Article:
By MARK GRUENBERG
PAI Staff Writer
Washington (PAI) — Coronavirus or no coronavirus, the Service Employees and three other progressive organizations rolled out a $30 million campaign to register and mobilize three million new voters – women, people of color and unionists – for the fall election.
But the pandemic, which has killed 93,863 people nationwide and sickened 1,562,714, has forced changes in the way SEIU, Color of Change, Planned Parenthood and Community Change Action will tackle the task.
The Win Justice Campaign, similar to one SEIU and Color of Change ran in the 2018 midterms, aims to register and ensure those millions of people vote in four states considered key to the presidential result: Florida, Minnesota, Nevada and Wisconsin.
Helped by GOP voter suppression schemes in 2016, then-nominee Donald Trump narrowly won Florida and Wisconsin. He narrowly lost Minnesota and was trounced in Nevada.
“Working people, whether on the frontlines of this public health crisis or struggling in this economic crisis, are more engaged in politics now than in any election in our lifetimes,” SEIU President Mary Kay Henry said in a statement. “Working people are making their voices heard loud and clear in this election that we must protect all workers – especially after being asked to risk their lives by going to work without protective equipment or hazard pay.”
‘WE CAN’T RETURN TO NORMAL’
The campaign, Henry said, will concentrate on “deep engagement with black, brown and Asian-Pacific Islander voters.”
Its key point, she added, will be that “we can’t return to normal” after the pandemic ends, and that means electing leaders responsive to people and not to the 1% and the chasm of inequality they created “long before” the coronavirus hit, and which the pandemic amplified.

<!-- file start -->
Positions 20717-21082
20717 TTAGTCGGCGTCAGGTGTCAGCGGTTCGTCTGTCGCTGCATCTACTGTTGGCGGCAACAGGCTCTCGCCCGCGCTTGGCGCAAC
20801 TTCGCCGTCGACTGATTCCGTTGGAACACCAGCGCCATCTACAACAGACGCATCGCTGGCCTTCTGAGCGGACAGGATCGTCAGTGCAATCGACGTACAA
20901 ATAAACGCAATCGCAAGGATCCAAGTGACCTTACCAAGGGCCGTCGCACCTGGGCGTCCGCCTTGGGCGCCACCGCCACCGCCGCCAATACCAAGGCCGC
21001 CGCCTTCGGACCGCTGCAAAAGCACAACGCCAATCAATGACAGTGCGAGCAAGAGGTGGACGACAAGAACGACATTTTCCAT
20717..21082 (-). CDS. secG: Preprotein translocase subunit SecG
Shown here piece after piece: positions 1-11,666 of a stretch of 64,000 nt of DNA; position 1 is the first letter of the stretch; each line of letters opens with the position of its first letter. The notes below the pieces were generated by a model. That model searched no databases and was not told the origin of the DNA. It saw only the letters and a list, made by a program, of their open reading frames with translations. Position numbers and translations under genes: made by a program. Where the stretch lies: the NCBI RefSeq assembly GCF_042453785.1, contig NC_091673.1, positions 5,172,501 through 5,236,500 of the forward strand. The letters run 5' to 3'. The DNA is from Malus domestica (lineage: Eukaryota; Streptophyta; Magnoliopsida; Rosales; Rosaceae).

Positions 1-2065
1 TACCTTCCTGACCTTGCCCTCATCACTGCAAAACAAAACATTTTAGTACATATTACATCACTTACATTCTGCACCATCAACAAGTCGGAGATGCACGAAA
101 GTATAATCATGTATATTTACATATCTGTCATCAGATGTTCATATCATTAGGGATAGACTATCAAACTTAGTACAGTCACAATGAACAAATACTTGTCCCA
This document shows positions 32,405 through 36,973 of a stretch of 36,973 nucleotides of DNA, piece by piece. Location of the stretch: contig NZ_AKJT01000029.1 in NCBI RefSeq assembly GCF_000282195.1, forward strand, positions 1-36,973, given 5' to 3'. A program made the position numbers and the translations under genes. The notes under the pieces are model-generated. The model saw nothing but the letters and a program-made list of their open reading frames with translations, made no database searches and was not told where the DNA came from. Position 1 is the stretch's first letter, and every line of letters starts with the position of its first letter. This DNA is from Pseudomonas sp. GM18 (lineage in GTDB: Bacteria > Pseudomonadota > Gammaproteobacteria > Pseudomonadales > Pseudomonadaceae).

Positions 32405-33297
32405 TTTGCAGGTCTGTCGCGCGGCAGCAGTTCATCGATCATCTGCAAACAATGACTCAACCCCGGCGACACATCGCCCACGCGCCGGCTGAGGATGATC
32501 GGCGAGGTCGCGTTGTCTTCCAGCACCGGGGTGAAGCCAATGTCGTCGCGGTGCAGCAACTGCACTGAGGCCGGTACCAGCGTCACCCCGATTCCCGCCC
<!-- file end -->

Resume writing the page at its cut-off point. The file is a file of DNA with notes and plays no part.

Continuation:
“We rewrite the rules, rebuild the economy based on workers’ power and reinvest in communities,” she declared.
Jenny Lawson, executive director of Planned Parenthood Votes, the reproductive rights group’s political arm, said the campaign “will be multilingual and lean on trusted community messengers to mobilize voters, including a robust virtual organizing effort that includes phone, text, mail, and digital as well as paid advertising on TV, radio, and digital platforms.”
It will also emphasize “reaching the communities who have been targeted by the Trump and silenced by this administration and the people in power — from voters of color, to immigrants, to young people, to women,” she said. “Enough is enough: While our country’s health care needs continue to rise in the face of a global pandemic, it’s time for the politicians who attack our health care and our reproductive rights to lose their jobs. Sitting on the sidelines is simply not an option.”
COMBINING DIGITAL AND TRADITIONAL VOTER OUTREACH
In the past, the four organizations, especially SEIU, have relied heavily on face-to-face, door-to-door voter registration, organizing, mobilization and get-out-the-vote efforts. With social distancing and quarantining likely to still pervade society during the run-up to the November balloting, that will partially change, says Miranda Margowsky, spokeswoman for the coalition.
“We’ll combine digital tools with traditional methods to connect with these voters,” she explained. But those “traditional methods” will have new wrinkles, too:
“In-person field organizing if health officials deem it safe,” more phone calls, personalized postcards rather than mass mailings and – where they can – one-on-one conversations,” coalition leaders said.
When the people of color, workers and young people vote, “they consistently vote for more progressive candidates and policies” including for climate justice, comprehensive immigration reform, social, economic and legal justice and women’s rights, said Color of Change PAC spokesperson Rashad Robinson in a statement.
“Real and consistent efforts to incorporate these voters and their specific voices into policymaking and politics would not only make our communities more just and equitable, but also shift power to the people that are too often overlooked.”